The Thursday Radio Show session, “Radio Futures: New Developments for the Connected Car,” sounded some fascinating notes about where the car will be taking audio in the days to come. “Broadcast is never going away, but the consumption of media is going to the digital side,” believes Scott Burnell, global lead, Business Development & Partner Management for Ford Motor Company. “Radio will always be there but as you scale younger, consumer habits will change—and these are the [consumers] who will be buying vehicles for the next 40 or 50 years.”
Producing those choices doesn’t happen overnight. Ford says it takes about five years for in-dash development to actually make its way to the company’s new-model cars. “We’re always playing catch-up. But we are fully aware that our buyers under 30 don’t care about a button that [identifies] AM and FM. They say put it all on the screen and I’ll find it,” Burnell said.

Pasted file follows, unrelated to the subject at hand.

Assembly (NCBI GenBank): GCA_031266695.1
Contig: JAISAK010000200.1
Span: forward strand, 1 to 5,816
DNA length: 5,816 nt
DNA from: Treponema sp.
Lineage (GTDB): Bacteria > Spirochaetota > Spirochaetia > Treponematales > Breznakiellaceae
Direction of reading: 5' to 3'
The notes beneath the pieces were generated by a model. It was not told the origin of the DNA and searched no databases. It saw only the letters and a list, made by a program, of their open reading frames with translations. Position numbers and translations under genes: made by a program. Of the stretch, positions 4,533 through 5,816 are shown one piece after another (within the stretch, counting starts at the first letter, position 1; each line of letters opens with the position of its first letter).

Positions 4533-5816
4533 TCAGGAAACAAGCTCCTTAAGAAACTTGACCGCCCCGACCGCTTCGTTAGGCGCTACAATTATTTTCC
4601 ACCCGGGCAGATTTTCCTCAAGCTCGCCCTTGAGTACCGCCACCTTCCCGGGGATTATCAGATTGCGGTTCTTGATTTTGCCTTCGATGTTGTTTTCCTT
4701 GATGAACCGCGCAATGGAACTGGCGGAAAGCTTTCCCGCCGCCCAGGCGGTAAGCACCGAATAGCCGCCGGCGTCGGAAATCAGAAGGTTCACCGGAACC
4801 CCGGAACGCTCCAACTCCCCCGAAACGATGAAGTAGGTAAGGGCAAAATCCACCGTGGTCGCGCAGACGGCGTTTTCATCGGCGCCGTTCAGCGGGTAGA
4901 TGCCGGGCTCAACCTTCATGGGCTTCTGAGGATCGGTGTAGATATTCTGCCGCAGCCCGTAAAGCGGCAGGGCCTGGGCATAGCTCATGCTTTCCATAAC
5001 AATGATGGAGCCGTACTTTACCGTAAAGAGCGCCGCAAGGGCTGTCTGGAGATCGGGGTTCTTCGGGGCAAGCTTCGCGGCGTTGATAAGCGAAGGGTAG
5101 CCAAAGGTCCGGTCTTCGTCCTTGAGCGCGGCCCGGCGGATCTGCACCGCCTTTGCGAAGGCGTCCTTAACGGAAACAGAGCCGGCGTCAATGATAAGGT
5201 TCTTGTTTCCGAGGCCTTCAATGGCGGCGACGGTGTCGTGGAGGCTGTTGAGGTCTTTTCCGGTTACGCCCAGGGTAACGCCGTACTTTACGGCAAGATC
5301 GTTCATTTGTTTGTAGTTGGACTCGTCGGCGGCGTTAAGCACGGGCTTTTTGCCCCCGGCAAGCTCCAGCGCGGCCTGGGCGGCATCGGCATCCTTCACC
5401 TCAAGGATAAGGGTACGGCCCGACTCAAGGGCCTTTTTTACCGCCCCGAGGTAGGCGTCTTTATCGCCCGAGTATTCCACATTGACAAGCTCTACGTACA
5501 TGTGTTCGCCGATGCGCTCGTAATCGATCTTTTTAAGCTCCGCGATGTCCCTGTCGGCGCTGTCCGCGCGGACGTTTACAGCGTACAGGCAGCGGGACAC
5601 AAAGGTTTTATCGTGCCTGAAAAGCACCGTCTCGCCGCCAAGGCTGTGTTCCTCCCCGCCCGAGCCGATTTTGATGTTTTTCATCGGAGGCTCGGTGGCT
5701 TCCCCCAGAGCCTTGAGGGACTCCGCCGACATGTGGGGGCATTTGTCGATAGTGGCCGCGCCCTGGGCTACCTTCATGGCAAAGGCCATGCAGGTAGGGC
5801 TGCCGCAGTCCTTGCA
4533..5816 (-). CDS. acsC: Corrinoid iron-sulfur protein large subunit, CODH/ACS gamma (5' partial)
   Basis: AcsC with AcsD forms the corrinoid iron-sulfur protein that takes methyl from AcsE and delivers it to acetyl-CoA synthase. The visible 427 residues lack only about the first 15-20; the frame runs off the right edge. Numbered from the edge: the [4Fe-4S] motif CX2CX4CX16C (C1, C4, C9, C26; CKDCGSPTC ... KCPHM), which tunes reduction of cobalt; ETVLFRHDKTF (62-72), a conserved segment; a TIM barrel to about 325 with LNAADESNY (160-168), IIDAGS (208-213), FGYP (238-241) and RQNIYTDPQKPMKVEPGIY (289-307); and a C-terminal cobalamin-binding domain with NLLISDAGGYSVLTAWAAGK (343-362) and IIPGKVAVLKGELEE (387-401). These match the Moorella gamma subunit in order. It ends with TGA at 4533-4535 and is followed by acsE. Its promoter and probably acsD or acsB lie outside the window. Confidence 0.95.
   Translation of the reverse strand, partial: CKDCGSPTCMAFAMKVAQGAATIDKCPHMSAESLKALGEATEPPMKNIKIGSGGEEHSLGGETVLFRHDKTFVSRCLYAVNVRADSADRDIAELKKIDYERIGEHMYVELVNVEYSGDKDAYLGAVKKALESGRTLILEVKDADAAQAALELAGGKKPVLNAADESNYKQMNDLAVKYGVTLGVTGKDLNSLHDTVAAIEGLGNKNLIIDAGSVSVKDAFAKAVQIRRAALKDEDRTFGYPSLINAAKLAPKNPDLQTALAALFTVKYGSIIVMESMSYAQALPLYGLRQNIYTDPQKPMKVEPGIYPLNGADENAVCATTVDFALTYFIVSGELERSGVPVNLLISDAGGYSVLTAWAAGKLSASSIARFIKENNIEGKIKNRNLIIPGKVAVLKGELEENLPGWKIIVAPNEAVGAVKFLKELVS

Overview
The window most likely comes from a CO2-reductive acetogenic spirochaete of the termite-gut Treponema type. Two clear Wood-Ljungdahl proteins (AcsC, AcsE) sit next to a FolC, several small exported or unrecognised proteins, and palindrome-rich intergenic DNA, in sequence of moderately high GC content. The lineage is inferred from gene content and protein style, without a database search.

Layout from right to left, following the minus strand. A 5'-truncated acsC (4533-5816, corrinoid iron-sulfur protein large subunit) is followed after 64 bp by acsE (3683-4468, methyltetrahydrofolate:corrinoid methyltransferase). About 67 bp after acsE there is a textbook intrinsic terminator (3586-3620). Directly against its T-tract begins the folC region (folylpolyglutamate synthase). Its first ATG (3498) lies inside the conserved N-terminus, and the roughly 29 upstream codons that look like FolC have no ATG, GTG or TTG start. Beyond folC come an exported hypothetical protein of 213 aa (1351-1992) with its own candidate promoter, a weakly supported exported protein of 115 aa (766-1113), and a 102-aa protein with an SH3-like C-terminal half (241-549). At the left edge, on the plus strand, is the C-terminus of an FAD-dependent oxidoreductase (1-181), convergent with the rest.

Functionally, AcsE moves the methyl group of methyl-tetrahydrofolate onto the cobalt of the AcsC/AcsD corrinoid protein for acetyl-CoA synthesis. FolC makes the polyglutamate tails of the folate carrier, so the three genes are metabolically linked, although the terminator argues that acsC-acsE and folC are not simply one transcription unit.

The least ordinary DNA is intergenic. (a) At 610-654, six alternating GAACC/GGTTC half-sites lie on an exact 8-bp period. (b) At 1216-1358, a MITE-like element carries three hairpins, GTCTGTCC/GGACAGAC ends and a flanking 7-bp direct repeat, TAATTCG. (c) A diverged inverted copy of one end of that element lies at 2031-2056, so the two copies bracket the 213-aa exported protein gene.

The lighted, pad-centric screen of the future is likely to offer a laundry list of technologies, from terrestrial radio and HD Radio to USB inputs for smartphone connectivity and Applelink.
Cisco Systems director of Smart Connected Vehicles Andreas Mai noted, “The car has historically been a sanctuary for radio, but people no longer just want to be broadcasted to. They want it when and where they want it. That fundamentally changes the game for radio.”
That translates to radio becoming more of an on-demand medium in order to maintain its health. “Look at how TV has changed,” said Joe Mosele, VP of Business Development & Internet of Things Solutions for AT&T Mobility. “Now that there are DVDs, I watch primetime TV whenever I want. That’s where I see content in the car going. Your morning drive or favorite DJ will all have to be on-demand.”